Port Stanley, Ontario, no longer exists as an independent municipality today. It’s a small place that was amalgamated with the village of Belmont and with Yarmouth Township—where the Dodds family was known to be living in 1871—to form the municipality of Central Elgin in 1998.11 Since the earliest document found to date for John Dodds was that 1861 census in which the family was living in St. Catharines, Ontario, the information from this draft card, if accurate, suggests a different timeline for the family of Robert and Catherine Dodds than the one I’ve been envisioning for them. If the family were living in Port Stanley circa 1853 when their son John was born, then perhaps Robert and Catherine started their marriage in Elgin County and then moved to St. Catherines, rather than the reverse. Of course, this is all speculative, and there are still many questions which have yet to be answered about the early life of the Dodds family, their migrations, and about the identities of Robert’s and Catherine’s parents. But little discoveries like the ones I’ve made this week give me hope that maybe, if I keep chipping away at it, those brick walls will eventually crumble.
1 Census of Canada, 1861, population schedule, Canada West, Lincoln, Grantham, E.D. 4, p 80, lines 1–9, Robert Dodds household, accessed as digital images, Library and Archives Canada (https://www.bac-lac.gc.ca/eng/Pages/home.aspx : 28 April 2021 ), Item no. 1884852, citing Microfilm C-1048-1049.
2 Census of Canada, 1871, population schedule, Ontario, East Elgin, Yarmouth, David Parish, division no. 2, p 73, lines 2–8, Robert Dodds household, accessed as digital images, Library and Archives Canada (https://www.bac-lac.gc.ca/eng/Pages/home.aspx : 28 April 2021 ), item no. 454129, citing Microfilm:C-9898, Reference:RG31.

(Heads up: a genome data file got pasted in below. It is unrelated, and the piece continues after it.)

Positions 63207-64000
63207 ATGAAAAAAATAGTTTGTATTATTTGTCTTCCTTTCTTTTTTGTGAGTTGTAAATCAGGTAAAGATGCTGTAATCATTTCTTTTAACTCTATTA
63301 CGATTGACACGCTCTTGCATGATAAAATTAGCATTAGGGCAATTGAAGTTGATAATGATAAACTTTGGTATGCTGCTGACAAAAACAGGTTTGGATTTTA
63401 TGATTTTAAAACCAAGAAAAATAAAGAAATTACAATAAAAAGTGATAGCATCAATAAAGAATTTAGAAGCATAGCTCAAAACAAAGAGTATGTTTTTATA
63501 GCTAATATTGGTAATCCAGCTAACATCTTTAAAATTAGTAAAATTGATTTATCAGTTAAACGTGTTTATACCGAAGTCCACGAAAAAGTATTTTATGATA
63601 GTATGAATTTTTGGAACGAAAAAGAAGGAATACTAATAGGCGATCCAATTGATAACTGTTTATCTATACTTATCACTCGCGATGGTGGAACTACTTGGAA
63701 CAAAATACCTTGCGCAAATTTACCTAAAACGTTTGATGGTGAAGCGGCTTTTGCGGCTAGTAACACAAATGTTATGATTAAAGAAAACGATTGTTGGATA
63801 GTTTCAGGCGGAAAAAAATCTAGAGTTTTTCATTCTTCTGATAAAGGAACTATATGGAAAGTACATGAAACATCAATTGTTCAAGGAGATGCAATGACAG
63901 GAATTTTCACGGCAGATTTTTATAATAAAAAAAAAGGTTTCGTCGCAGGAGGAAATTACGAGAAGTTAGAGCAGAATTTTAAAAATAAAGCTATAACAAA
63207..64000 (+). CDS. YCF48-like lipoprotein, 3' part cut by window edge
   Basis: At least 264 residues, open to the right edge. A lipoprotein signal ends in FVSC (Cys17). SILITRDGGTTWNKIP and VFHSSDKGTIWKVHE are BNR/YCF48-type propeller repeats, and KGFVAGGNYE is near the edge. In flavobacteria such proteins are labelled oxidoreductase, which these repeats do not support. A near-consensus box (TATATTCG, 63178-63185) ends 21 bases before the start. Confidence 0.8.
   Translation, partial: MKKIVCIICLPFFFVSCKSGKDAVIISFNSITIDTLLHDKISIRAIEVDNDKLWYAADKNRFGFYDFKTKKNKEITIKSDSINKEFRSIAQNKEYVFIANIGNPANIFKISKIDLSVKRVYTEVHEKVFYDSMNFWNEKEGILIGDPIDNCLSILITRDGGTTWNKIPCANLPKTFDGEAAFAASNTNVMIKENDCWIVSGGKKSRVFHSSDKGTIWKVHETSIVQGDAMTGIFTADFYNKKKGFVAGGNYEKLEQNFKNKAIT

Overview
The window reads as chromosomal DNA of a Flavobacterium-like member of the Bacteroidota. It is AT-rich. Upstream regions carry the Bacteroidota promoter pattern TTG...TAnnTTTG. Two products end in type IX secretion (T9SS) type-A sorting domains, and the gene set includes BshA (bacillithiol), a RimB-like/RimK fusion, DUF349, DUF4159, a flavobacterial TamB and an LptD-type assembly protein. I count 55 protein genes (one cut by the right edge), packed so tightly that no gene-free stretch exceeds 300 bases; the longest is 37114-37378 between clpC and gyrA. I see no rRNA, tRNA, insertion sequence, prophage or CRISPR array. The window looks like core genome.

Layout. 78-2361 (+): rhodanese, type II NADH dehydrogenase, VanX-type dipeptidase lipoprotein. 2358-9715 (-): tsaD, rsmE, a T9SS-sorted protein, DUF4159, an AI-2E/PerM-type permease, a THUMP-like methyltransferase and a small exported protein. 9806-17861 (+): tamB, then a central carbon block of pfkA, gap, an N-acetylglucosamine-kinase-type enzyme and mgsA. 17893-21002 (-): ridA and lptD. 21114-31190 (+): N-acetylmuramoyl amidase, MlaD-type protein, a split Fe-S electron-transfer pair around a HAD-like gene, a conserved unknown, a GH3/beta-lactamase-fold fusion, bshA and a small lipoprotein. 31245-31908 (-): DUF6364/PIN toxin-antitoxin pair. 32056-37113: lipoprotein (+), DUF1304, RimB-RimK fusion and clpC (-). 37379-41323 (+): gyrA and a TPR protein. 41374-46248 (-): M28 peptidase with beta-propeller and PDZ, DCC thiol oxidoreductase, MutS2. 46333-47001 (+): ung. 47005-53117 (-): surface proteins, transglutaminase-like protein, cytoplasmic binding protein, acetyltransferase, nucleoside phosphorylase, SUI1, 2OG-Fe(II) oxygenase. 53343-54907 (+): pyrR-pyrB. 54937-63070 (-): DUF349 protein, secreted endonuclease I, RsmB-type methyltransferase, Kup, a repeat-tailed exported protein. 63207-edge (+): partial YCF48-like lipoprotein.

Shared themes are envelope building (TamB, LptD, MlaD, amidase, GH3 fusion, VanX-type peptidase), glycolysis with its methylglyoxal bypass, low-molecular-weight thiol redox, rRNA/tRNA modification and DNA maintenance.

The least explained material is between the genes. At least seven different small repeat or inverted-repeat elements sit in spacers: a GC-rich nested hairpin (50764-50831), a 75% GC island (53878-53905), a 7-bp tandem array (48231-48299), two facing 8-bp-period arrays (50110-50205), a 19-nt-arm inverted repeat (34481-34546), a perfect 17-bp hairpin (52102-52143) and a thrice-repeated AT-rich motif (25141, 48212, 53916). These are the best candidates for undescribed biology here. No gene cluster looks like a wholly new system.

3 1900 United States Federal Census, Potter, Pennsylvania, population schedule, Pike Township, enumeration district (ED) 107, sheet no. 2B, dwelling 35, family 38, John H. Dodds household; digital image, Ancestry (http://www.ancestry.com : 8 May 2021); citing NARA microfilmT623, 1854 rolls, no roll specified.
4 “Pennsylvania, U.S., Death Certificates, 1906-1967,” database, Robert L. Dodds, 13 April 1968, certificate no. 040689-68; digital image, Ancestry (https://www.ancestry.com/ : 8 May 2021), certificate no. range 039901-042750, image 804 of 2909; citing Pennsylvania (State). Death certificates, 1906-1968. Series 11.90 (1,905 cartons). Records of the Pennsylvania Department of Health, Record Group 11. Pennsylvania Historical and Museum Commission, Harrisburg, Pennsylvania.
5 “Pennsylvania, U.S., Death Certificates, 1906-1967,” database, John Dodds, 24 June 1941, certificate no. 7817, digital image, Ancestry (https://www.ancestry.com/ : 8 May 2021), certificate no. range 005251-008250, image 3142 of 3654; citing Pennsylvania (State). Death certificates, 1906-1968. Series 11.90 (1,905 cartons). Records of the Pennsylvania Department of Health, Record Group 11. Pennsylvania Historical and Museum Commission, Harrisburg, Pennsylvania.
6 Charlie Barrett, “Historic Records – Willing, Allegany Co., New York, Marriages, 1849-1920,” database, John Dodd and Lina Frazier, 20 April 1891, “Allegany County, New York,” NYGenWeb (http://allegany.nygenweb.net/index.html : 8 May 2021).
7 1880 United States Federal Census, McKean County, Pennsylvania, population schedule, Foster Township, Enumeration District (E.D.) 77, Sheet 51A, household no. 787, Gilford and Jno. Dodd, digital image, Ancestry (https://www.ancestry.com : 8 May 2021), citing NARA microfilm publication T9, roll 1153 of 1,454 rolls.
8 “Ontario Marriages, 1869-1927,” database, 1885, no. 2663, marriage record for Gilbert M. Dodds and Annie Mann; digital image, Family Search (https://familysearch.org : 8 May 2021); citing Registrar General of Ontario, Archives of Ontario; Toronto, Ontario, Canada.
9 Buffalo, Erie, New York, Death Index, 1897-1902, p. 206, Gilbert M. Dodds, Vol. 21, no. 71, 1898, and Alexander Dodds, Vol. 34, no. 258, 1899, digital images, Internet Archive (https://archive.org/ : 17 April 2021), image 225 of 1140, citing Index to Deaths, in Buffalo, New York, 1852-1944, 65 Niagara Square, Buffalo, New York.